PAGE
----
Assassin’s Creed Chronicles: India Review — Flat Leap of Faith

January 15, 2016 Written by Paulmichael Contreras

Assassin’s Creed Chronicles took the franchise for a brief stop in China, and while the result was pretty-looking, it was unfortunately not particularly thrilling. The spin-off series is back already, and this time the assassins are heading to India, circa 19th century.

Familiar Territory

If you played ACC: China, then you will feel instantly at home here, controls-wise. You move using the left analog stick, with the right stick relegated to controlling the camera in a 2-dimensional plane. The directional pad chooses a gadget, face buttons interact/attack, and the shoulder buttons use gadgets/sprint/crawl. Gadgets include noise-making darts, chakrams (throwing knives), and smoke grenades. You can use these to distract and temporarily incapacitate enemies to get the upper hand. If you find yourself out of gadgets, in true assassin fashion you can loot fallen (or slumbering) enemies, find what you need in chests, or just whistle. Like most Assassin’s Creed games, you’ll have to improvise sometimes.

All of this action takes place in a 2.5 world. You run left or right, and rather frequently traverse the world via different depths. Your goal is usually to make it to the end of a level, or take a particular enemy out. As you progress through a level, you’re graded in a three-tier system (Bronze, Silver, and Gold) based on your performance in different aspects of being an assassin. Getting through a level without ever being spotted by the enemy is worth just as many points as taking everyone out, if not more so. It will be a decent challenge to obtain maximum points on every level, and there are also New Game+ and New Game+ Hard modes to unlock if you’re looking for more to do.

New Lead, Same Problems

The story this time around sees you playing as the hotshot assassin recruit Arbaaz, who’s got some charm not unlike that of the late great Ezio. You are in a race against the Templars as usual, and must save your mentor, save your lover, and possibly save the world in the process. Honestly, it all feels really familiar, perhaps a little too much. Still, fans of the franchise will no doubt enjoy the dialog in between levels, and history buffs will also revel in the various artifacts and tidbits of information to be found in 1800’s India.

Platforming can be fluid, when it’s actually the main draw of any given level. There’s quite a few levels that are broken up by stealth areas involving terribly dumb AI. For starters, you can see exactly where an enemy is looking at all times, with a Metal Gear Solid-style cone of vision that shows you exactly how far an enemy can see. These cones completely disappear when two enemies are talking to each other, because as we all know, men suffer from tunnel vision whenever they’re looking at something (every single enemy has this affliction in ACC: India). This is a game mechanic that will bother some gamers, and not phase others. It all depends on how seriously you want to take the game’s stealth sequences. I usually ended up smoke-bombing a group of enemies, taking most of them out, then running back and seeing who’s left. Since the enemies are so dumb, even being spotted wasn’t necessarily cause for concern. You can usually find a hiding spot not far from wherever you are, and if the enemies don’t see you for ten seconds, they go back to doing their regular rounds. Once you memorize where enemies and traps are, the level is essentially yours.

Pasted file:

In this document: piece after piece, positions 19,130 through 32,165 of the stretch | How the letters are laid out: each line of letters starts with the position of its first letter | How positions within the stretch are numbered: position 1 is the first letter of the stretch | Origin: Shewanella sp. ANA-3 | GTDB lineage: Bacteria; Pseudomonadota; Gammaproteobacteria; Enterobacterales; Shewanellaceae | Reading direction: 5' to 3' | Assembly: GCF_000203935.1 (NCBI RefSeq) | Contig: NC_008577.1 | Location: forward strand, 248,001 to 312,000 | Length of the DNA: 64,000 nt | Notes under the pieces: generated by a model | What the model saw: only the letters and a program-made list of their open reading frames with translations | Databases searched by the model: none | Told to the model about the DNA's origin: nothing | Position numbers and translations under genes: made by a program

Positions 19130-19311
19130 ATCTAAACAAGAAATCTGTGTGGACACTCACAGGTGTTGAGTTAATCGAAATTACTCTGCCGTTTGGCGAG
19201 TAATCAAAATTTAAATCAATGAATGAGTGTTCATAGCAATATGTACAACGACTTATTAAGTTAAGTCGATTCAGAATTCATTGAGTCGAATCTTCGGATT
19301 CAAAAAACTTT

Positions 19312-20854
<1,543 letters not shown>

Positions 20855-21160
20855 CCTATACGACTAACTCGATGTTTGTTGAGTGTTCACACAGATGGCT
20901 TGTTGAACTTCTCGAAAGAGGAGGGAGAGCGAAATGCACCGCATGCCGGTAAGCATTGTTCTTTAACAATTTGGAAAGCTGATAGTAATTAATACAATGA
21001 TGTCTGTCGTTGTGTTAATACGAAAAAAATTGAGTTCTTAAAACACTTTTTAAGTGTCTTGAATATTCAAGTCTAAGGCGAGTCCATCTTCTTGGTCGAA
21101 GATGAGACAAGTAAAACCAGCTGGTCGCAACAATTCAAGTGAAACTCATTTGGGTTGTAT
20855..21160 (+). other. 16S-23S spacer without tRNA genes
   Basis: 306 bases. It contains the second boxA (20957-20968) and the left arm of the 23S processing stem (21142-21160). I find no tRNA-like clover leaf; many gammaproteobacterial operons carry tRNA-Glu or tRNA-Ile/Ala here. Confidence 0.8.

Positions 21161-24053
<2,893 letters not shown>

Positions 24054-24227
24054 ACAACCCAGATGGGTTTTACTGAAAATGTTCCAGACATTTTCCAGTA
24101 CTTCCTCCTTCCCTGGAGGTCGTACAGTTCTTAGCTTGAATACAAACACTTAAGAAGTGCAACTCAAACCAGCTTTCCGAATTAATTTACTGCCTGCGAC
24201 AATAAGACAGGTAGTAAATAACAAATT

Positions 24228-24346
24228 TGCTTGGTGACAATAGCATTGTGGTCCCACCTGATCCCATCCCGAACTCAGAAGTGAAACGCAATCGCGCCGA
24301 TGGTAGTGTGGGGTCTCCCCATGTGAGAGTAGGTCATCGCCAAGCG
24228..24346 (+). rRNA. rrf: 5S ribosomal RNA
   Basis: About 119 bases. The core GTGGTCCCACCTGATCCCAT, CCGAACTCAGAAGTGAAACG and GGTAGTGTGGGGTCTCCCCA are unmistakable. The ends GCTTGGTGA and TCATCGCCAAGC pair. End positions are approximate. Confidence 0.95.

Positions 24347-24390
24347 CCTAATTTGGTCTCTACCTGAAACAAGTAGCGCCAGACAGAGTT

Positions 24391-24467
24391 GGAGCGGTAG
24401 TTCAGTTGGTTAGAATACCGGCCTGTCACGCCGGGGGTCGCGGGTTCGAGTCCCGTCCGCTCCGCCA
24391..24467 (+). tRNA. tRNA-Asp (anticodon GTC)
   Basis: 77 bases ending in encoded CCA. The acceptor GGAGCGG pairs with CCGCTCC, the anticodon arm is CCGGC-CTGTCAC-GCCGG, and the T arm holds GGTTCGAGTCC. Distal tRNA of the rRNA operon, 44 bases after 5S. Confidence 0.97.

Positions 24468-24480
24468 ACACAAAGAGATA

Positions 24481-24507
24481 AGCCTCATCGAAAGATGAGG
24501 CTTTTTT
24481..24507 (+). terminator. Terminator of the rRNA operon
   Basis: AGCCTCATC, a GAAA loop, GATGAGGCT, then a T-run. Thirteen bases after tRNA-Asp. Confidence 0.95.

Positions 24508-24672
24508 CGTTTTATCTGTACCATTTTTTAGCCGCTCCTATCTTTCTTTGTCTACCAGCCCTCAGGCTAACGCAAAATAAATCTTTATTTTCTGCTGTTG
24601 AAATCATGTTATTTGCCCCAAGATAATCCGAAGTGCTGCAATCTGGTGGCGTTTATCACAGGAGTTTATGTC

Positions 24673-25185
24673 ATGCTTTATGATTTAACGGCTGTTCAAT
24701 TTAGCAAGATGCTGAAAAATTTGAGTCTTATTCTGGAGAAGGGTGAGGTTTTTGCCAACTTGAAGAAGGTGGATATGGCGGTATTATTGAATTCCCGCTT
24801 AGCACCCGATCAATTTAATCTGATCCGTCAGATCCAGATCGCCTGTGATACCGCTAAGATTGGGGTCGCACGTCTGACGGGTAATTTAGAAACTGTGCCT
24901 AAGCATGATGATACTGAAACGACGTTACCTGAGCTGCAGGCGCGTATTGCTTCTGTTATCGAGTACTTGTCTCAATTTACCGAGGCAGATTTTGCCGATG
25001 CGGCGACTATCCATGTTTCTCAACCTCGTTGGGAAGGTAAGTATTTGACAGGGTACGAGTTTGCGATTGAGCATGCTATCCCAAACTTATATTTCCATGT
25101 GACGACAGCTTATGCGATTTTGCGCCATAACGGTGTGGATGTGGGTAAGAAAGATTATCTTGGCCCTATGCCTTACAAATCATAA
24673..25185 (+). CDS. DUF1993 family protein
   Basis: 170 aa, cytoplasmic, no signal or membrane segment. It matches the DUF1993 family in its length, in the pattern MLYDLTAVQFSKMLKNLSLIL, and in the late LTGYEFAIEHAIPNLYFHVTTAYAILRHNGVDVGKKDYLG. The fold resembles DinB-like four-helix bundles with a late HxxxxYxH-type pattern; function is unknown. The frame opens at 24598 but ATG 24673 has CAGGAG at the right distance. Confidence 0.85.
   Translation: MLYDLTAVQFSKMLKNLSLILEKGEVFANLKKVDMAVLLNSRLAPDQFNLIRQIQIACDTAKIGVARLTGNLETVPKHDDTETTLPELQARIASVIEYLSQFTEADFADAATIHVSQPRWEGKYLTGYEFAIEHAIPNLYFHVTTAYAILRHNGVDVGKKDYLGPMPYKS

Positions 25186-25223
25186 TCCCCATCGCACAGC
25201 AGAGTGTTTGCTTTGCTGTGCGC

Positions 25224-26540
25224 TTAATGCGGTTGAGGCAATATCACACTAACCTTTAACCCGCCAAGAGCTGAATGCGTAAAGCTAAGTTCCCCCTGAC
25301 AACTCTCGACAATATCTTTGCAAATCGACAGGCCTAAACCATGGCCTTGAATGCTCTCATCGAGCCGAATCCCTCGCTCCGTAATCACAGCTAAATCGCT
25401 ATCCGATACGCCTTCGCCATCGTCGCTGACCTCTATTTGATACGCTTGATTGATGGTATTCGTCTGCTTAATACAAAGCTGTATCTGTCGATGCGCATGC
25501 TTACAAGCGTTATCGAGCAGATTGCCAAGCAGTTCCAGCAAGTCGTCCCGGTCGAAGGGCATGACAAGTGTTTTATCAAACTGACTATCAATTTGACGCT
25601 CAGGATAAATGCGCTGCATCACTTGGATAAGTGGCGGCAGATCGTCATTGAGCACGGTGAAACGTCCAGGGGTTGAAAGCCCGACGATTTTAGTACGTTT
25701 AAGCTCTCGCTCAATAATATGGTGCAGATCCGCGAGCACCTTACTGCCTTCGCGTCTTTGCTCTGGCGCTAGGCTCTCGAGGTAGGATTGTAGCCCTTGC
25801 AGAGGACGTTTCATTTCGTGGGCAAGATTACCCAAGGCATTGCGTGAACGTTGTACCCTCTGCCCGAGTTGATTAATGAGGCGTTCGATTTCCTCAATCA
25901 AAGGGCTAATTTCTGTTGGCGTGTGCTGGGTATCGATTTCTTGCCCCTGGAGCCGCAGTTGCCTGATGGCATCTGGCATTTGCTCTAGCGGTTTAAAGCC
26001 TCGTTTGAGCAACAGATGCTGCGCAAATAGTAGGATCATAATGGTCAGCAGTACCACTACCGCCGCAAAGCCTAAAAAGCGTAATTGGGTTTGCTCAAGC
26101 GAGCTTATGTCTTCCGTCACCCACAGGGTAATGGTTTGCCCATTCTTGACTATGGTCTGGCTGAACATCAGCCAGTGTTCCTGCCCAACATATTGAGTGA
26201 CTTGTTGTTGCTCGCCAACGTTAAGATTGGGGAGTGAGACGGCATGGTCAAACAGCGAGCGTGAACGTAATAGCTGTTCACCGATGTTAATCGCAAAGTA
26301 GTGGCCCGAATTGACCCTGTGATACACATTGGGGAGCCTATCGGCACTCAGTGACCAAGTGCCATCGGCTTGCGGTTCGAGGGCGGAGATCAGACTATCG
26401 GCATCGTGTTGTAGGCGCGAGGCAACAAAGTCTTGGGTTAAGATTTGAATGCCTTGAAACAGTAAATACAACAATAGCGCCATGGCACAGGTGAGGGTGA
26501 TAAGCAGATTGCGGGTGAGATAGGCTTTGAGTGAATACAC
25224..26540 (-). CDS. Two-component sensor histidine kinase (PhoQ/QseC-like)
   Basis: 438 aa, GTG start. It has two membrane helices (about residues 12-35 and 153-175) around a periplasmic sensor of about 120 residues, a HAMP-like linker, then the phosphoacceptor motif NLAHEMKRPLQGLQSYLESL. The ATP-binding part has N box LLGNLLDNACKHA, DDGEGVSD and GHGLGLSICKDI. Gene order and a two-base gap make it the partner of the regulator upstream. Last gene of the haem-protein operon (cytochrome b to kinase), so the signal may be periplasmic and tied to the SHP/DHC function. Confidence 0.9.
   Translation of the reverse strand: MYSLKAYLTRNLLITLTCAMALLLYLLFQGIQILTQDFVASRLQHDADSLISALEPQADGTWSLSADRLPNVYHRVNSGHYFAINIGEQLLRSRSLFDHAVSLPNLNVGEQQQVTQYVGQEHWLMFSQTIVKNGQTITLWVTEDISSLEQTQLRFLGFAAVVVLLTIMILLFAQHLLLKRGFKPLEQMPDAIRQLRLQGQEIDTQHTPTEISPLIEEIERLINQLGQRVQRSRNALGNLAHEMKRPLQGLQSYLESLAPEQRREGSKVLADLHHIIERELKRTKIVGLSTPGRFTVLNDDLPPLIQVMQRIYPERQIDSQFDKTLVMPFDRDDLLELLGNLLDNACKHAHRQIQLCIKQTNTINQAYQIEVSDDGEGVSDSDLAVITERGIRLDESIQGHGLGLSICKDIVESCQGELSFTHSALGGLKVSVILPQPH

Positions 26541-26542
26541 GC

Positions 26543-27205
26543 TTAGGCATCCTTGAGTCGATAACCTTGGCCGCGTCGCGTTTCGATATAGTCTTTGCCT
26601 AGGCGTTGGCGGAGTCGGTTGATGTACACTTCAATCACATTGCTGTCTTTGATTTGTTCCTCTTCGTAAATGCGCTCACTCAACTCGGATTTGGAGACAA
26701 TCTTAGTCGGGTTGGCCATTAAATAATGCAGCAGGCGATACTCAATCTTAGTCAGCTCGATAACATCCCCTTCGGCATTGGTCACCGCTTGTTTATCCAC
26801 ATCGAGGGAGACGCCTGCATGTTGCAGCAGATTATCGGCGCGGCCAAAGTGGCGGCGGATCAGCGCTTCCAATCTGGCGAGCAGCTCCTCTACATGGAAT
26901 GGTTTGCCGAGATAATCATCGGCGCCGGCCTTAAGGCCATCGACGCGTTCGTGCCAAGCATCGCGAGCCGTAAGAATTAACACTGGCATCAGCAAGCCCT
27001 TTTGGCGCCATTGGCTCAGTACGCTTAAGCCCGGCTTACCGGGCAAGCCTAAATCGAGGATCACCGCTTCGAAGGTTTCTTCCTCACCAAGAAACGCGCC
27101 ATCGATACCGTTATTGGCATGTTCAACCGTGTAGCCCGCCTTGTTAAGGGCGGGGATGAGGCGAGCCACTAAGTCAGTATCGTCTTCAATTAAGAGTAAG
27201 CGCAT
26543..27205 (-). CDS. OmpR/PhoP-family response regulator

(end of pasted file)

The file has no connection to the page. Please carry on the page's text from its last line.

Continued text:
Speaking of traps, expect to die several times by running into a trap or enemy that simply blended into the essentially flat background. Explosive traps and alarm bells are the worst, because they don’t move until it’s already too late. In a traditional three-dimensional game, you’d likely see the obvious wooden pillars tied together by some fat rope, but when that same contraption appears as a single pillar with no rope in your new perspective, it can be harder to notice unless you happened to see the rope as the trap moved from the side of your periphery to the center. Oh! There’s also tailing missions. You know the ones where you’re tasked with following a target. I don’t know about you, but I hate those in regular Assassin’s Creed games. Here, they’re unbearable because of the tight timeframes involved. One wrong turn or misinterpretation of where you wanted to go on behalf of the game, and you’ll have to redo the section.

Aging Engine

Graphically, ACC: India appears more lively than ACC: China before it. Levels are surprisingly large and fairly detailed, as well. The game runs very well on the PlayStation 4, though other side-scrolling games look better. This may be because the Chronicles games are using the now-decidedly-dated Unreal Engine 3. It’s a shame because the environments are begging to shine just a little more.

If you’re a big fan of Assassin’s Creed, or enjoyed ACC: China, then you can pick this up without hesitation. It’s more of the same gameplay-wise, but completely different story and setting-wise. Platforming fans may also want to pick this up, because there are not too many new platformers coming out on a regular basis. However, casual fans need not apply, since the game has somewhat clunky controls, hilariously stupid enemy AI that presents little challenge, and those terrible tailing missions that players of regular Assassin’s Creed games hate so much.


Assassin’s Creed Chronicles: India review code provided by publisher. For more information on scoring please see our Review Policy here.

6.0
  • More colorful landscape
  • Fluid escape sequences
  • Decent story
  • Tailing missions are not enjoyable
  • Insta-fails abound
  • Unreal Engine 3 showing its age